overcoat and hat, but he swung a new
H>"l dependable walking stick presented
to him by the Wholesome Souls (Mild
of Grantham, Mass, It. is one of the
finest pteces of sassafras root this city
hntf ever seen and It Is topped off ?H)i
a trUI of silver properly Inscribed.
Mr. Fellowes dec lined to talk about !
tho frivolous camel further tiiart to *a\
that tho benst has laughed i-ver since
striving In America. Toodles weighs but
547 pounds, but she Is only two work"
old. Air. FcMowes said he would tr\ to
return to New York before the Hri ,
opened, hut left word. In cs we shoul'l |
forget it, that sprlner Is about to d#
wend on us unit thot the c i' lis prefs |
agent la her prophet.
Mian Margaret J. .Met'ooey. principal
of Public School 47 at Pacific and Dean
stl?ets, Brooklyn, is among the ten
candidates retained by the Board of
Superintendents as applicants for tho {
position of District Sur>erlnien<l?nt of
Schools In BrooKlvn Mlsa McCootjr is
a sister of John II. JlcCoo'f, Demo
cratic leader of Kings county.
$400,000 FDR FOND
Eh rich Thinks Creditors
Had Best Settle on His
8 ton eh am Contribution Re
garded as Lawyers'
Appeared at Bar Association
on Holiday to Tell His
Side of Failure.
Disclosures yesterday 1n the failure'
of the brokerage house of E. D. Dier j
& Co. were that the examination of i
OharWs A. Stoneham has been com- j
pleted by attorneys for the receiver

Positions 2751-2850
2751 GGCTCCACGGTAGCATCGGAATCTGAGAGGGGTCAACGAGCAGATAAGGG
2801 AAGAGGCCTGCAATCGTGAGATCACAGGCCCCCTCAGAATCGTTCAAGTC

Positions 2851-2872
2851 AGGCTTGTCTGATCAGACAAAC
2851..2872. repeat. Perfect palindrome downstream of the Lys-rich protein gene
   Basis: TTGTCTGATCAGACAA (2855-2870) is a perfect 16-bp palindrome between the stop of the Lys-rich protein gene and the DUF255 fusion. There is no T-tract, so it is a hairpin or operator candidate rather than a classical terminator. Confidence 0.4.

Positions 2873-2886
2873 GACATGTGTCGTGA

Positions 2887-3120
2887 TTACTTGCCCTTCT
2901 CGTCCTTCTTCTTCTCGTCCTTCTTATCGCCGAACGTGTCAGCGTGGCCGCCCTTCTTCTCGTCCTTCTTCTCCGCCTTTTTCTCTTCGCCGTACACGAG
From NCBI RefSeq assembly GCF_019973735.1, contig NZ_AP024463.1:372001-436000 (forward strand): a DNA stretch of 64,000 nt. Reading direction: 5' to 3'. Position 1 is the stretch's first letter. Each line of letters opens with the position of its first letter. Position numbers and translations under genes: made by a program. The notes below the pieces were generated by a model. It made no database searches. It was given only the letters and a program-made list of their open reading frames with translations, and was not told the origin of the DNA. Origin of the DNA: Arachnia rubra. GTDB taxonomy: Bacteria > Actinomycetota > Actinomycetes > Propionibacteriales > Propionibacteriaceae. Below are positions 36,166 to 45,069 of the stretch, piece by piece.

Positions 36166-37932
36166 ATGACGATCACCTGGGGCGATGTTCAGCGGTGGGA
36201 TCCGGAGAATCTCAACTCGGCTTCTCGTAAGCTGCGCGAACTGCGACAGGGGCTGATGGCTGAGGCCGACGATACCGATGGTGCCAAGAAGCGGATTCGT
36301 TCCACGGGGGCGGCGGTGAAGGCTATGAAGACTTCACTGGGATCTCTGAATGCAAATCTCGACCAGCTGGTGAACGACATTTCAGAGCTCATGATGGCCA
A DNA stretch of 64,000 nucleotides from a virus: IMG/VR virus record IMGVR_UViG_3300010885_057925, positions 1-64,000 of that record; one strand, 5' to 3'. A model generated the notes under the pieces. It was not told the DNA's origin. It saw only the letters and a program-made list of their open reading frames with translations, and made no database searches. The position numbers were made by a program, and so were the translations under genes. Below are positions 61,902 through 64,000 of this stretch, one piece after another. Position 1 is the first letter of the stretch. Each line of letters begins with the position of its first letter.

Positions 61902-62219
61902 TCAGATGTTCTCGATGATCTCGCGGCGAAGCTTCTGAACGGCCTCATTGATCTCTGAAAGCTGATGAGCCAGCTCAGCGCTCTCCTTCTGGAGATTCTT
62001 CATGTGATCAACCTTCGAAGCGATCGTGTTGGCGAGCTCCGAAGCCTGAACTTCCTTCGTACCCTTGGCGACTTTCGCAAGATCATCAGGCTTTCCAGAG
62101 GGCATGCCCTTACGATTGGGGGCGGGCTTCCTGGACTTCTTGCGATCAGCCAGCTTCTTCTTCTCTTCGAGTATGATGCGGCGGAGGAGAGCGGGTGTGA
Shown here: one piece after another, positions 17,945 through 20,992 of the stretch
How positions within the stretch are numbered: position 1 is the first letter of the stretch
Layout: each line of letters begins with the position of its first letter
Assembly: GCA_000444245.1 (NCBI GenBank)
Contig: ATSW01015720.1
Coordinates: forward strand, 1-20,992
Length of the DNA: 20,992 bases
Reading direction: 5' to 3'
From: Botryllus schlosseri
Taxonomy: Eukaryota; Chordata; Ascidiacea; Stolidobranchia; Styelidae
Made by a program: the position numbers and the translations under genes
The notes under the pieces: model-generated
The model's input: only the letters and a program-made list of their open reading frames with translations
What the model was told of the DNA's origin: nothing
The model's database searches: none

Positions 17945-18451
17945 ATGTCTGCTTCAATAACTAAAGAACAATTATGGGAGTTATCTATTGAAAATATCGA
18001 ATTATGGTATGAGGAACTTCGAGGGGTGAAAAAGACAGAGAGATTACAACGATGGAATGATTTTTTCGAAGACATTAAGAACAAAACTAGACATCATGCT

and lias not been made public for va-1
rlous reasons, and that the receiver,
Manfred "W. Ehrich, has $400,000 in
hand toward the establishing of the
creditors' fund.
It was learned that E. D. Dier. head
of the brokerage house, 1h in the city
and will be recalled to the witness
stand soon to complete his testimony, j
Consolidation of several of the vari
ous Independent committees of Dier
creditor* is under way for a general
meeting next week. Many creditors will
meet Seaman Miller, referee, at hia
offices at 2 Rector street on Monday
to hear an offer of settlement from at
torneys for the receiver and their own
Denies All Myrtery.
Mr. Ehrich made a detailed statement,
of money collected by liim for the
creditors' fund, and reviewed the gen
eral situation as It stands after more
than six weeks of investigation. He
"There Is no mystery at all about the
E. D. Dier bankruptcy proceeding. We
have taken thousands of papes of testi
mony before the United States Com
missioner, Mr. Gilchrist, and before the
referee In bankruptcy. Seaman Miller.
But instead of involving tho creditors j
In the enormous expense of litigation we